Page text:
Authenticity And Projecting Your Ideal Brand Image: They Don’t Have To Be Conflicting Objectives
Controversial or unpopular opinions may turn off some of your readers. But they may also resonate with a hyper appreciative minority — and prove more effective than adding to a chorus
During the course of the past five years, I haven’t shied away from posting things that I doubt make hiring me — or perhaps knowing me — an appealing proposition.
I’ve previously ranted on LinkedIn about how I think that sharing photos of your corporate gift hampers to please the overlords in HR is stupid and vaguely obnoxious. Enjoy your peanuts and wine in the comfort of your own (offline) world, I have begged of my contacts. I don’t need the hamper porn.
Ditto those effusive “I’m so sad to be leaning my beloved job and boss” posts that are sprouting up like mushrooms over that network (of the toxic kind, that is).
I think they saturate the network with inane drivel that enriches the lives of none of their readers — and so I added that to my aggregated rant too. Why must these virtue-signalling political maneuvers be broadcast to us long-suffering LinkedIn feed readers, I have asked? Save it for Slack.
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I’ve told the world — including those who may be thinking about hiring me as a writer, surely a concentration-taxing endeavor — that I was recently diagnosed with ADHD.
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I’ve also shared among a network full of marketers (I work in marketing communications) that I think that using tracking pixels is vaguely unethical and that we, as marketers, shouldn’t wait for technology companies to take the lead in opening up an overdue conversation about whether they’re proper appendages to our automation strategies or not. Rather, I think it’s on us to open up that conversation.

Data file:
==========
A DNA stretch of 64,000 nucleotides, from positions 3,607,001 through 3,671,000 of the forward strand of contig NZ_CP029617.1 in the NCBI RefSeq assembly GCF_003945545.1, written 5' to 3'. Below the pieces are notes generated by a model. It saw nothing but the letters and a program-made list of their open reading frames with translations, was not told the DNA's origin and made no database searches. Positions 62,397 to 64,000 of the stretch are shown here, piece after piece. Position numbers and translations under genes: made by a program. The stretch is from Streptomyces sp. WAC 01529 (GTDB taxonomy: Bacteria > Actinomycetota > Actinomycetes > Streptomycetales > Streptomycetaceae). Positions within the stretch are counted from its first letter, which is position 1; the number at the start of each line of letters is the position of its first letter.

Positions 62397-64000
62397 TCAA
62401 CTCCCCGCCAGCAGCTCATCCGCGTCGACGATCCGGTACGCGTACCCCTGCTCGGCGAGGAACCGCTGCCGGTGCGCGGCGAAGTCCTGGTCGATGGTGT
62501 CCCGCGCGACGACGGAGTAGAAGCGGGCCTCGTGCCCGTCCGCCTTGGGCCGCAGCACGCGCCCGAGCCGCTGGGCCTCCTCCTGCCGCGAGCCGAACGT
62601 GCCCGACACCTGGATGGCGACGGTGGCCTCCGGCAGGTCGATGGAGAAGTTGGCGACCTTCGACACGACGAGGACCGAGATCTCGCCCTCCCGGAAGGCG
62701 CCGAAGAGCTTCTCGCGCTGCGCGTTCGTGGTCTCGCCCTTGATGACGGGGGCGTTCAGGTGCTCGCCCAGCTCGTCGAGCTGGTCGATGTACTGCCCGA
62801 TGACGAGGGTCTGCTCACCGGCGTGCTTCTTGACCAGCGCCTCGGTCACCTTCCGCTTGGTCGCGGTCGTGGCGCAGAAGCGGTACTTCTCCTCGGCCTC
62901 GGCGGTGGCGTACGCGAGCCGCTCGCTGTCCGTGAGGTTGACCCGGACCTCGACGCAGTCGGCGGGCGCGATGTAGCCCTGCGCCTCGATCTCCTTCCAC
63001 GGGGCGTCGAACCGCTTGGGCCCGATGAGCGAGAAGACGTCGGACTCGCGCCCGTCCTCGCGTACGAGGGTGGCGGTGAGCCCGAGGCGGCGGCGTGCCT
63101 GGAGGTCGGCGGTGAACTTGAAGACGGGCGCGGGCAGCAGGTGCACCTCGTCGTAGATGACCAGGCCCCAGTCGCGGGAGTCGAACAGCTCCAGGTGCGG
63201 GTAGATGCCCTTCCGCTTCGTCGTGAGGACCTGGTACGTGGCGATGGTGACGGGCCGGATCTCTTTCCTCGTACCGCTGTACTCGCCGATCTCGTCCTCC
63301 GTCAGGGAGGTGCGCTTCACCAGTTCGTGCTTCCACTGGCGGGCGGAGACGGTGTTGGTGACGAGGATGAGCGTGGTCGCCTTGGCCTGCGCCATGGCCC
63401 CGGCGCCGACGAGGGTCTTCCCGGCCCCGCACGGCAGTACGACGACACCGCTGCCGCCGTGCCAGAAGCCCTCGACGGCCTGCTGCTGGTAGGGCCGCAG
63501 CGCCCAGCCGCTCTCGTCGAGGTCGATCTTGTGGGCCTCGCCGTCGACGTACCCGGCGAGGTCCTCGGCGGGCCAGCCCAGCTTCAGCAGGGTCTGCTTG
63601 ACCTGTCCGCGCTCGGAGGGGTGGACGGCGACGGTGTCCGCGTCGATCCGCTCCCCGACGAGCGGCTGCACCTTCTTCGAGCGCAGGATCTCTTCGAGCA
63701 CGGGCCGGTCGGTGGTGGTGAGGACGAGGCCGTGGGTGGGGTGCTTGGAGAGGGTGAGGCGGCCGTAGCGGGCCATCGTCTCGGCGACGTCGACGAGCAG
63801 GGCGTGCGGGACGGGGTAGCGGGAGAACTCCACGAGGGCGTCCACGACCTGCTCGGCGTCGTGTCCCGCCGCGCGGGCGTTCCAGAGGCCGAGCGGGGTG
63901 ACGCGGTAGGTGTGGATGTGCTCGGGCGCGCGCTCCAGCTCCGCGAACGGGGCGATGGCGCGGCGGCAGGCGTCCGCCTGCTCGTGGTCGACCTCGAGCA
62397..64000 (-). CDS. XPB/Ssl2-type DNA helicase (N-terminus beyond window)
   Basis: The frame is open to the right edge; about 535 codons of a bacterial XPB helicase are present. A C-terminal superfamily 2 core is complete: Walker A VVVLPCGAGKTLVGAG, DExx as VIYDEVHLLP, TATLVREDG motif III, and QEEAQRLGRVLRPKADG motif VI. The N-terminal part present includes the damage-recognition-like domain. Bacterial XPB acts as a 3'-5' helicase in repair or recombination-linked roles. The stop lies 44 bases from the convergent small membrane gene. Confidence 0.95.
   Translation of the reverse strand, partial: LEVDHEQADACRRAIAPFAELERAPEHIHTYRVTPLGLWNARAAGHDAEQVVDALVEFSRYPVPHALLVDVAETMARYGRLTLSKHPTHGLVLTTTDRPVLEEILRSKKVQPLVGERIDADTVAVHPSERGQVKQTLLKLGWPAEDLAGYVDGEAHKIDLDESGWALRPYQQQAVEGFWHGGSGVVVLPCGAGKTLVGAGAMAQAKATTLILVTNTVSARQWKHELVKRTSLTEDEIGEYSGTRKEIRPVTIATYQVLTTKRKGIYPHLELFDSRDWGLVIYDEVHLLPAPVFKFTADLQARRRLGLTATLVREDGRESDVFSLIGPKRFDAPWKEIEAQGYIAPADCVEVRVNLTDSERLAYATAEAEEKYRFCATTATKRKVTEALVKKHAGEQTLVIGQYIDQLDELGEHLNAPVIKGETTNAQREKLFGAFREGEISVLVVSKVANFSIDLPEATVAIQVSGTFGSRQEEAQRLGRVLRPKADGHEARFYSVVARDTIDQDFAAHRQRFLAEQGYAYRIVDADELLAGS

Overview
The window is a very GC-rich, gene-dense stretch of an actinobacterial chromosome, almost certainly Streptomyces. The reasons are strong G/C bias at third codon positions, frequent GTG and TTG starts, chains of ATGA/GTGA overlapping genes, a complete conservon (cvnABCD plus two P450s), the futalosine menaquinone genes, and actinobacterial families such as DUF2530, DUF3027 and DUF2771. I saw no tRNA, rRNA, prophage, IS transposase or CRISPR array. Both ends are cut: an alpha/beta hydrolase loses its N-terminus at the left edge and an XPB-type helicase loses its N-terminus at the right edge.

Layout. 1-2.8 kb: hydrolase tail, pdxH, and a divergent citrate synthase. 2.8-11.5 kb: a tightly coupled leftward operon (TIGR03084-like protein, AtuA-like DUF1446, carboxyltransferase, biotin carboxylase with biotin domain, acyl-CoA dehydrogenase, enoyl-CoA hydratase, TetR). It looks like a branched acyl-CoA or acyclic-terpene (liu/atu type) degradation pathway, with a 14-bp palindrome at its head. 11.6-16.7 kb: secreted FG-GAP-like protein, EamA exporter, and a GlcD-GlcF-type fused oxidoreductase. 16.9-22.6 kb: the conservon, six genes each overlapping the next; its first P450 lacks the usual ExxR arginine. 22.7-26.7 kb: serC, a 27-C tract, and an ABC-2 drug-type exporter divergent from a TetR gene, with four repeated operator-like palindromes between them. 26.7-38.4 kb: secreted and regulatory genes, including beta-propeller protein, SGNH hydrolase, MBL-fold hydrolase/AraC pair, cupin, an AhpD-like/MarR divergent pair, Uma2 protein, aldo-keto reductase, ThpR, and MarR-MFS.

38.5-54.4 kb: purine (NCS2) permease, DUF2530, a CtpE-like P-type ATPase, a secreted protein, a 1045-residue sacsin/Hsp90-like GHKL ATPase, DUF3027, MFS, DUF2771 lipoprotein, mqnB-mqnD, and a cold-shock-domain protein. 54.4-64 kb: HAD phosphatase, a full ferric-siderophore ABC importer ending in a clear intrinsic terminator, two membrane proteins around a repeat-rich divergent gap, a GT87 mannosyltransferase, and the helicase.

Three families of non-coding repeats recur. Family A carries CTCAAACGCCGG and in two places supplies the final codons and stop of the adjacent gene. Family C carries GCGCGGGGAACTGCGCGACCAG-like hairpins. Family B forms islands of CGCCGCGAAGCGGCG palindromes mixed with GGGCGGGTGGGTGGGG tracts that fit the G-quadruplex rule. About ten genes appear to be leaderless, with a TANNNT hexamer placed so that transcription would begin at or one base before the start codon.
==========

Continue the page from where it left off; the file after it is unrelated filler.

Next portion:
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I write for fun. But perhaps at some point over the past few years somebody has wondered what my goal is here: to alienate all my potential leads? Sometime last year, when doubts about whether authenticity had a limit that I had already crossed, I gave my friend and branding consultant Guy Gordon a ring.
“There’s Nothing Wrong With Putting Out A Dog Whistle To A Minority”
Last year, Guy shared a great idea that has been guiding a lot of what I do ever since.
Guy is busy working a taxing position at AWS (as in his job is demanding; he’s a branding guy) and I’m fitting hemming this post out in between getting ready for a trip. And so Guy has not been enlisted to retrospectively include how I paraphrased this.
But it went something like this:
“If you share an unpopular opinion, it might turn off a lot of people. But sometimes that’s precisely the point. You want to speak to the minority of people that are on the same page as you about something.”
Guy’s point has stuck with me since because it simultaneously contains a few different and all highly important points:
- Audience quality can matter so much more than audience size. Sometimes, it’s just about finding the other grouches (note: that’s probably not the strategy you want to run with). Sometimes it’s about finding the other people who may have dissenting views about tracking pixels and who may connect with you about positive things regarding the intersection of marketing, technology, and ethics.
- It speaks to the value of authenticity. I’ve written before about how I see inbound marketing and authenticity as unlikely but highly complementary bedfellows. If you’re worried about how palatable your views might be to a majority — even if you dissent from it — then there’s no way you’re going to be able to leverage the power of authenticity to connect with those with whom your thinking might really resonate. Self-censorship of the kind that I’ve often thought about doing will directly impede such efforts.
The content landscape is an increasingly crowded place. But among the many voices articulating similar viewpoints are always some that are going to advocate for a contrarian stance.
If you find yourself among the bench minority on some issues — and have things to say — then these may actually be the golden communications opportunities to connect with the people you’ve always been trying to reach.
Being the odd one out in a debate that’s reached such a level of consensus that it’s turned into an echo chamber can actually be an advantage rather than an impediment.
Because when it comes to engagement, authenticity and intent can trump volume.